Illiom returned the look, but she felt no warmth towards the man. She did not understand him, but was sure that she did not like him.

Even now she could not tell if he was smiling or smirking at her.

Before anything else could be said, however, a loud voice came from the doorway. They turned just as the door smashed open.

A man burst through.

The newcomer wore a dark red uniform decorated with the gold and blue trimmings of rank. Not as tall as the Wardmaster, he was nevertheless just as stocky, heavy with muscle rather than fat. His short dark hair was silver at the temples, thick black brows sheltered eyes that were dark with rage. His gait was confident and commanding, another wielder of power.

Tarmel took a step sidewise, getting out of the man’s way, but also positioning himself between the new arrival and Illiom.

Menphan Tarn’s expression fell into lines of resignation, as if he had anticipated this arrival but did not relish its timing. He passed a hand over his face and made a show of suppressing a yawn.

“What in Krodh’s name do you think you are doing?” the man spat at Menphan without preamble.

“Lord Crelor,” Menphan acknowledged him with a nod. “You have received my message, I see.”

The intruder stormed past Illiom and her Rider. The two guards posted outside had followed him through the door. One shrugged apologetically at Menphan. The Wardmaster waved them away and turned to meet the intruder’s onslaught.

“What gives you the right to arrest my men?” Crelor shouted, spraying spittle.

Illiom was overwhelmed by the man’s vehemence yet found herself on the verge of smiling. It was almost poetic that Menphan should himself be on the receiving end of a blast similar to the one he had directed at Tarmel.

The Wardmaster looked anything but intimidated by Crelor’s onslaught. He smiled and held up a single finger.

“One, I will arrest anyone who breaches the current curfew, even if that happens to be the Queen’s brother himself.”

He raised an eyebrow and cocked his head slightly to one side.

“Two, your men tried to resist arrest with violence. They should consider themselves fortunate that I did not cast them into the pit and throw away the key. Now get the Hel out of my rooms!”

“By Krodh, you pompous goat!” swore Crelor. “I am not leaving until you release them. If you do not release them immediately, I will have your rank; do you understand me, Wardmaster?”

Menphan’s eyes narrowed. He walked around the table until he stood face to face with the other. When he spoke, he did so with calm but cold enunciation.

“I offer you just one opportunity to leave with your dignity intact. If you do not take it, Queen’s damned brother or not, I will have my guards physically throw you out on your arse. Clear?”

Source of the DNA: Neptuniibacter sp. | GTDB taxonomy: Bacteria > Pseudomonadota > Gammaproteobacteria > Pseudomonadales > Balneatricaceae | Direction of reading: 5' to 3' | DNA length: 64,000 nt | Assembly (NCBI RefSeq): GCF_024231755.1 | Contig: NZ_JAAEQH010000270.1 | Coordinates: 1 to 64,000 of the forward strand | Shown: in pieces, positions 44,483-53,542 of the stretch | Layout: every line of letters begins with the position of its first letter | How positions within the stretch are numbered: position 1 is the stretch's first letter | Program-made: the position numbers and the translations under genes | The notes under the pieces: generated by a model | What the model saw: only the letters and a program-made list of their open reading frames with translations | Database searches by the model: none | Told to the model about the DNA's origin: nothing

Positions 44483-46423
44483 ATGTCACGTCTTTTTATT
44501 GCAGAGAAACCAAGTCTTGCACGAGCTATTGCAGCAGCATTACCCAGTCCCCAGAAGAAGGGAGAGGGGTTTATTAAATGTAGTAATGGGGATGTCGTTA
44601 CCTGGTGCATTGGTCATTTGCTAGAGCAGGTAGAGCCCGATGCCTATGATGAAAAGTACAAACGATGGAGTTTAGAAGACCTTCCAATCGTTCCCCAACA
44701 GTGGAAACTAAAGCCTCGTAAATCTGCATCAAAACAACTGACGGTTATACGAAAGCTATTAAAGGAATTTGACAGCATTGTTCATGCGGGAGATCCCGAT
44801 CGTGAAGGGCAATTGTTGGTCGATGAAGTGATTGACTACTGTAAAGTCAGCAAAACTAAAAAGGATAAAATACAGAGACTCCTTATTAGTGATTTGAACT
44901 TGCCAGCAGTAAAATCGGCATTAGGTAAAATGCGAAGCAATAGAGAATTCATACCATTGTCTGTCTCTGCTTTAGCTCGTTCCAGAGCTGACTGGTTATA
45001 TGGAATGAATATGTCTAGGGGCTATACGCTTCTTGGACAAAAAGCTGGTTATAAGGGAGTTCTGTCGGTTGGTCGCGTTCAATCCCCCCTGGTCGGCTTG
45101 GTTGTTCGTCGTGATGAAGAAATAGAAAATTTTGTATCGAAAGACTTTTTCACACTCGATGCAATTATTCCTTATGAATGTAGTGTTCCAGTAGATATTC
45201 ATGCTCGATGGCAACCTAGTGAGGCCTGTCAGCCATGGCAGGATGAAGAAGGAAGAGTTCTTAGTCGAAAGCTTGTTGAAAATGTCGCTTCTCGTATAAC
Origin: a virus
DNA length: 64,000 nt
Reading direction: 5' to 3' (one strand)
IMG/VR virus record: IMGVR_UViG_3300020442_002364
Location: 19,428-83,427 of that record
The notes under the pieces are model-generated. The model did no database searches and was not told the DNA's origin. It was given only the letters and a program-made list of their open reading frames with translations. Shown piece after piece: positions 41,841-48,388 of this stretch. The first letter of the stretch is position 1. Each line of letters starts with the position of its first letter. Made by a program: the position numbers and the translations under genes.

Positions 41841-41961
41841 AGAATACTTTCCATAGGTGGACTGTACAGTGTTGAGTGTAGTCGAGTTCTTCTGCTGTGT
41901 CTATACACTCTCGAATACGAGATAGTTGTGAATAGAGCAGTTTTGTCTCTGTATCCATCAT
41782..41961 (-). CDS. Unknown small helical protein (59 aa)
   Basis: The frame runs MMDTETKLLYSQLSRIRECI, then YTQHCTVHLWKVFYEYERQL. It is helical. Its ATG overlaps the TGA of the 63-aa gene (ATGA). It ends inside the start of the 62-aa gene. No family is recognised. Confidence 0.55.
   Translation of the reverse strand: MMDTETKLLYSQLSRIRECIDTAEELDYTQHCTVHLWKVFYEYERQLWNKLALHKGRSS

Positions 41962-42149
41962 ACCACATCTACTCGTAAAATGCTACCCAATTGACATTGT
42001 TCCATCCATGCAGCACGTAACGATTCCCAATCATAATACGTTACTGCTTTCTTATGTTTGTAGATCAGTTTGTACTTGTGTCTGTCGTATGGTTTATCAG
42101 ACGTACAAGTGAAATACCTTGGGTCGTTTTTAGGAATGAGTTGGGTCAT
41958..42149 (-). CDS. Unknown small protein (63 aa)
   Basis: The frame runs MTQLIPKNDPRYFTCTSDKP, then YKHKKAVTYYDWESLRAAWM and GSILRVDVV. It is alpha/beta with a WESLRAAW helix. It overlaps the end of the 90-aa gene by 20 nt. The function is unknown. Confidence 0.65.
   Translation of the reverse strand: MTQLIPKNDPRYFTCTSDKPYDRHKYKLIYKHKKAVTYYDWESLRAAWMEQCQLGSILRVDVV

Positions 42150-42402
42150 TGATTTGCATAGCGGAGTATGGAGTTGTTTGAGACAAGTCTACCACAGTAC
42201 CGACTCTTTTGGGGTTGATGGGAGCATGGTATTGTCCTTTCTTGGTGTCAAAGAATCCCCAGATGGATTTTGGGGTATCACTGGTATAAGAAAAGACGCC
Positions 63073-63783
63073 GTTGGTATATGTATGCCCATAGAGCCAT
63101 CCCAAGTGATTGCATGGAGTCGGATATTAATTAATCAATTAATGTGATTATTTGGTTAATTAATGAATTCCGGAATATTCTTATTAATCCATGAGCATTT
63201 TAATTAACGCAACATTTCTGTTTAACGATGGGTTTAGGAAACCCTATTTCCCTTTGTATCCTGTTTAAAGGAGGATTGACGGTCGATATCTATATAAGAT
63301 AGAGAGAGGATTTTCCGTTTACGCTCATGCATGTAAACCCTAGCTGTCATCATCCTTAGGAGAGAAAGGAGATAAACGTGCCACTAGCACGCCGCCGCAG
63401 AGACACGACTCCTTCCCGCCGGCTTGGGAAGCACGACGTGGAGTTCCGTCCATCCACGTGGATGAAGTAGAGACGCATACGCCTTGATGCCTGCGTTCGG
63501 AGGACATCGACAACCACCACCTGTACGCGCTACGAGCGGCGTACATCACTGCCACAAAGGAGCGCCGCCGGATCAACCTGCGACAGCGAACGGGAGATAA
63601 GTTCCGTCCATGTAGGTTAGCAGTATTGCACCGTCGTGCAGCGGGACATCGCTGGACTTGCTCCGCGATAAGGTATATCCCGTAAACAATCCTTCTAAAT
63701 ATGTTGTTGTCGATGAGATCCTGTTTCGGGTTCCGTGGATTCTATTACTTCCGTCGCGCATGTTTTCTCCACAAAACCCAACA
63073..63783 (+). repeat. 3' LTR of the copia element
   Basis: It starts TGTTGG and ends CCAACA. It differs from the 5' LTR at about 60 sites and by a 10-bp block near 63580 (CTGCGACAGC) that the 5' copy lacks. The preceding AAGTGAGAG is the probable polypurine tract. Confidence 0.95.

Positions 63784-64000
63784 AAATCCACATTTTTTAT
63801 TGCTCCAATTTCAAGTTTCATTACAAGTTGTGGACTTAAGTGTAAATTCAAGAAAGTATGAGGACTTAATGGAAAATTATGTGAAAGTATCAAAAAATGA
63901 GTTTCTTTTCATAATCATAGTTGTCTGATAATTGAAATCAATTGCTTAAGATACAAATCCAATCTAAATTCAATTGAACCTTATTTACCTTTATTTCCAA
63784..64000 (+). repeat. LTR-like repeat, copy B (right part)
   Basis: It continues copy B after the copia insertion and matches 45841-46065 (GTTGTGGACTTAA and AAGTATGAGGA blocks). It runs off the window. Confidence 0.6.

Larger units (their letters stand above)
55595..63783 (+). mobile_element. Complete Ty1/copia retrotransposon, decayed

Illiom gaped at this exchange.

Crelor stood with his face just inches from Menphan’s. He was brimming with so much hatred that Illiom felt the intimidation as a physical threat, as though the man had a blade poised at the Wardmaster’s throat. But Menphan held his ground and did not flinch until Crelor whirled away without a word.

As he passed them, Crelor’s eyes connected with Illiom’s and in that instant her world ground to a halt.

Illiom saw a flash of recognition in those cold, dark eyes. Even though she had never seen this man before, she recognised his eyes. The last time she had seen them they were in the face of a man dying from a slashed throat.

The same depth of thwarted hatred was directed at her now. Illiom’s breath became trapped in her throat and, unable to draw air, her heart thrashed in her chest like a caged bird. She tried to look away but her gaze was held, pinned in place by the man’s will.

Time slowed and stopped. All her strength drained from her and her knees started to fold. She made an automatic grab for Tarmel’s arm to stop herself from collapsing.

As the Queen’s brother walked slowly past her, his gaze never shifted from hers.

Then he was gone.

Yet normality did not return for Illiom with the man’s departure.

The Wardmaster and Tarmel looked at her with concern. She saw Menphan’s lips articulate words, but the only sound that reached her ears was an eerie buzzing and then the world faded away.

Hands grabbed her, stopped her from falling. She was eased into a chair, and a glass of water was pressed against her lips.

Then all in a rush sound and vision returned.

“...of course, understandably exhausted,” Menphan was saying. “I will not keep you here. Go and rest, eat. Answers to your questions can wait. Queen Eranel, in her wisdom, has delegated Lord Metmus as the one to brief you. I shall arrange for you to meet him on the morrow, after a good night’s sleep.”